Long before the midterm election campaigns happening by the hundreds right now across the country had designed their first bumper stickers, the conventional wisdom held that 2014 was not going to be the Democrats' year.
For reasons of geography, demography and terrible timing — and because the party that controls the White House in the sixth year of a presidency usually takes a hit in the midterms — it was assumed that Democrats would have to give up entirely on winning back the House and focus instead on merely holding on to control of the Senate. Even that, thought some, was a stretch.
Until recently, the conventional wisdom even had FiveThirtyEight numbers guru and star economic oddsmaker Nate Silver on its side. Throughout most of the summer, Silver's model gave Republicans around a 6-in-10 chance of taking the Senate. But things can change; and due to developments in Colorado and North Carolina, Silver writes in his latest update, the race for control of the Senate is "pretty darn close," with Republicans' chances standing at 55 percent after being 64 percent as recently as last week.
Here's more from Silver, as well as the other important recent news about the midterm campaign:
- The change in the FiveThirtyEight model's prediction, Silver writes, is not due to some massive groundswell of Democratic support. "[T]here hasn’t been an across-the-board shift" in Democrats' favor, Silver says, "[b]ut the two states with the largest shifts have been Colorado and North Carolina," which "accounts for most of the difference in the forecast." Silver notes the strangeness of Dem gains in these purple states, given that support for the party overall has plummeted as of late. He chalks it up to more spending by the candidates as well as their outside backers.
- The New York Times delves into another possible explanation for Senate Democrats' success thus far in keeping the bottom from falling out, if not quite defying all expectation. It's a new one for the Democrats, too: winning the culture war. According to the Times' Jonathan Martin, Democrats now use the issues of marriage equality, birth control and reproductive health "as a tool to both stoke concerns among moderate voters, especially women, and motivate their base." Martin argues the Democrats' behavior in this regard is no different than Republicans' in years past — but we're not so sure demagoguing about welfare queens is equivalent to supporting universal contraception.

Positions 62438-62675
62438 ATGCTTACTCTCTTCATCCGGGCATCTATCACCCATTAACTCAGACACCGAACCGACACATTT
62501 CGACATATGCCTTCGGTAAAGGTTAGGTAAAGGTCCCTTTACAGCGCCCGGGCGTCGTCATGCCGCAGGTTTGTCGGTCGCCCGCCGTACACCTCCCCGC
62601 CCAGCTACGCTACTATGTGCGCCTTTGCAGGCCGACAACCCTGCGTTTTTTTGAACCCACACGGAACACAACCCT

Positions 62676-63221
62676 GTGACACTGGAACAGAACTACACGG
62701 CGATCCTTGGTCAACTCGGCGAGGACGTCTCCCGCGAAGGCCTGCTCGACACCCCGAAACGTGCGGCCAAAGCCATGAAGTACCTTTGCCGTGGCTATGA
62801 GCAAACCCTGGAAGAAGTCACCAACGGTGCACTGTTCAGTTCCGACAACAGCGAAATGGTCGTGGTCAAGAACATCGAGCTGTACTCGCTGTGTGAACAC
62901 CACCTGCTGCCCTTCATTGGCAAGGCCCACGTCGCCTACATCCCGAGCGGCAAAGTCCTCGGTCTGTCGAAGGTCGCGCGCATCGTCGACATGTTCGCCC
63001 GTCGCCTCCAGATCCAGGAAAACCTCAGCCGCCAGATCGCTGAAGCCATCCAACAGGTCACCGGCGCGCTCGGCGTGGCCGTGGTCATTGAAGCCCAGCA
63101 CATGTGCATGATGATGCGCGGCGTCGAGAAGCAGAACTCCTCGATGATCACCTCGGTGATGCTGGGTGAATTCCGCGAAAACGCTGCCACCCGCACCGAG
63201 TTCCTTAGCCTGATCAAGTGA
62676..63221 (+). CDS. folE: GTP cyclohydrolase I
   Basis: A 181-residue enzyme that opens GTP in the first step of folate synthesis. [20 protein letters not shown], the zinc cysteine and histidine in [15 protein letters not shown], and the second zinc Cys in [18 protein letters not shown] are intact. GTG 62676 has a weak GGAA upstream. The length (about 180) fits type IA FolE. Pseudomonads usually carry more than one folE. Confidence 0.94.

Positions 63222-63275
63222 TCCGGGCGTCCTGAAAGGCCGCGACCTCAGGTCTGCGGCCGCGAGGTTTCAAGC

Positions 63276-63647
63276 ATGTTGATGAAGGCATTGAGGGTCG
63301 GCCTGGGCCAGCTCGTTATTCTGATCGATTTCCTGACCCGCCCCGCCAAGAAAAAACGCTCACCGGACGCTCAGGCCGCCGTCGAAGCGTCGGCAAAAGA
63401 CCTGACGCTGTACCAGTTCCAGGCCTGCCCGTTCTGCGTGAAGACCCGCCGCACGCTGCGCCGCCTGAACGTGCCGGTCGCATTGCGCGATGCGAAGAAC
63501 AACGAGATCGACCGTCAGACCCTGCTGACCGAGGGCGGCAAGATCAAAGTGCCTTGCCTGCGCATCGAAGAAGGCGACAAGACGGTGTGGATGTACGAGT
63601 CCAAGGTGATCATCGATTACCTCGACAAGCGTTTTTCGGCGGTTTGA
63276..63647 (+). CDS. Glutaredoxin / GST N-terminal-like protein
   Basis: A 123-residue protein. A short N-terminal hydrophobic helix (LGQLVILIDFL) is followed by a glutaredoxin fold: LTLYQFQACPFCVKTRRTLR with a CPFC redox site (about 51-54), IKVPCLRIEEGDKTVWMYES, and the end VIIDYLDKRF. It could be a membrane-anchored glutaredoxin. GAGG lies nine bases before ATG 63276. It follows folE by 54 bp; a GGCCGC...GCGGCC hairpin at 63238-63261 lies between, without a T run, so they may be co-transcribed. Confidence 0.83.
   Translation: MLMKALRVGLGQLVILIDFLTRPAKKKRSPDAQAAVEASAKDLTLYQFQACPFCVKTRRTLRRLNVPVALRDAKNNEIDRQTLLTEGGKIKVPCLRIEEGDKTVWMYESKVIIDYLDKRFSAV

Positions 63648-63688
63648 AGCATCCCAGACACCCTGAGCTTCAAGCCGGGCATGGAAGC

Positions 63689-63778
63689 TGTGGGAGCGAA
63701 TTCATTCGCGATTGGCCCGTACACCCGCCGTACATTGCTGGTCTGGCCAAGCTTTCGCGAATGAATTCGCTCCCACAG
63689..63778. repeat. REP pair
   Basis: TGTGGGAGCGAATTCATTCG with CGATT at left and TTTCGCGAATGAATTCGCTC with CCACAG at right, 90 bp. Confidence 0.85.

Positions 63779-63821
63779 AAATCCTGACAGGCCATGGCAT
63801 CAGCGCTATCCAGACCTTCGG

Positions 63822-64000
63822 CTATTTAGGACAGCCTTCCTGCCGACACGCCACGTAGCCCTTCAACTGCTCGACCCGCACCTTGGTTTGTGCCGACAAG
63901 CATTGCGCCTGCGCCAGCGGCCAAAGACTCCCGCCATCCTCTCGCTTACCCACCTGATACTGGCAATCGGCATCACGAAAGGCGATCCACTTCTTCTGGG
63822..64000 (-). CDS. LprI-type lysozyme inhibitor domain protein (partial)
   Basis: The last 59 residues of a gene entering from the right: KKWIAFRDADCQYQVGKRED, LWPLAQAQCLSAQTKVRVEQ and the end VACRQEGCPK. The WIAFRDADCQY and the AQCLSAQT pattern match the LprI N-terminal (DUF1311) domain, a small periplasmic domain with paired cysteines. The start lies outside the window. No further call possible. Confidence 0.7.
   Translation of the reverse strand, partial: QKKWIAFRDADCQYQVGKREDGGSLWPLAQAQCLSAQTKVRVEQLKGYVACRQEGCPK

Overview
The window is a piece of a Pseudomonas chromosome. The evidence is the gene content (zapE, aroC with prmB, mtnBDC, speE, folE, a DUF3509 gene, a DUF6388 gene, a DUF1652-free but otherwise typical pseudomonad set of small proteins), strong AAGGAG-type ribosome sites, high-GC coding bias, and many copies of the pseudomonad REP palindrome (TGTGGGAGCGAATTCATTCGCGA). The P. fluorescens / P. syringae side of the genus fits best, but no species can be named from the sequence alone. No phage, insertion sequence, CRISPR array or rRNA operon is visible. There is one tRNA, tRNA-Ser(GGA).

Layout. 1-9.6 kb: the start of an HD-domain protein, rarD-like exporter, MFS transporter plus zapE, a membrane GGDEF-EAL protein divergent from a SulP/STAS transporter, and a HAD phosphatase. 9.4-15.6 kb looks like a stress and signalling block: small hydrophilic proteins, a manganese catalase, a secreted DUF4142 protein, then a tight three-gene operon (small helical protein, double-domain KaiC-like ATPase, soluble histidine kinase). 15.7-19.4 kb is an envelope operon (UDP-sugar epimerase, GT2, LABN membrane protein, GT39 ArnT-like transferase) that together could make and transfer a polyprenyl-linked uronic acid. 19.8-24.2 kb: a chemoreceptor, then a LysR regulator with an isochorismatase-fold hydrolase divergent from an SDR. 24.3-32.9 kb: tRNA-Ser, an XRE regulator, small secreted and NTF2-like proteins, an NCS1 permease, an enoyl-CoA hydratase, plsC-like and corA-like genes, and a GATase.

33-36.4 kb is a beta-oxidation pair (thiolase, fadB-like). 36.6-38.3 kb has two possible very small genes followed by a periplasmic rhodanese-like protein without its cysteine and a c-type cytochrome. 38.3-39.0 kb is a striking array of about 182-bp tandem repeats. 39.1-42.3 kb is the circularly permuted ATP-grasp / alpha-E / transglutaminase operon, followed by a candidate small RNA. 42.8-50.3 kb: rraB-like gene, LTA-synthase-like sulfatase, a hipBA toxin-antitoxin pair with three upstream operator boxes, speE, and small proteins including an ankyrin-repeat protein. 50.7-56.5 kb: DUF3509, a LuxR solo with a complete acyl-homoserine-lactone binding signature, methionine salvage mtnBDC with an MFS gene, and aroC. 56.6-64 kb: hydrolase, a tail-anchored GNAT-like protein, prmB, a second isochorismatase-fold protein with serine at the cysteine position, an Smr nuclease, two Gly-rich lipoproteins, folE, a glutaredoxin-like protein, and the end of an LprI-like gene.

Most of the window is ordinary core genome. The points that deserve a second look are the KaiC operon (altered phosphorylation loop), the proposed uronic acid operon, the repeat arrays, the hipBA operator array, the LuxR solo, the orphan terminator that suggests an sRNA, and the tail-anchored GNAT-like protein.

- Not everything has changed, however: According to a Politico report, a campaign featuring Mitch McConnell is about to get seriously sleazy. An outside group called Kentucky Opportunity Coalition is about to see what you get for "just under $1 million over the next week" when it comes to advertising. You can check out their ad here, but it's not weird or sordid enough that I would recommend it. It's your standard-issue anti-amnesty ad, one of the kind that reject any path to citizenship but doesn't have the guts to say outright what that would mean — deporting millions. TL;DR? They're taking your jarbs.
- Finally, the Huffington Post does a deep dive into what former White House press secretary Robert Gibbs called "the professional left," specifically its strategy for keeping the Senate in Democrats' hands — however ambivalent about shaking those hands they may be. As you might expect, it sounds like the get-out-the-vote strategy being used by folks at MoveOn and the AFL-CIO focuses a whole lot more on how Republicans are bad than on why Democrats are good.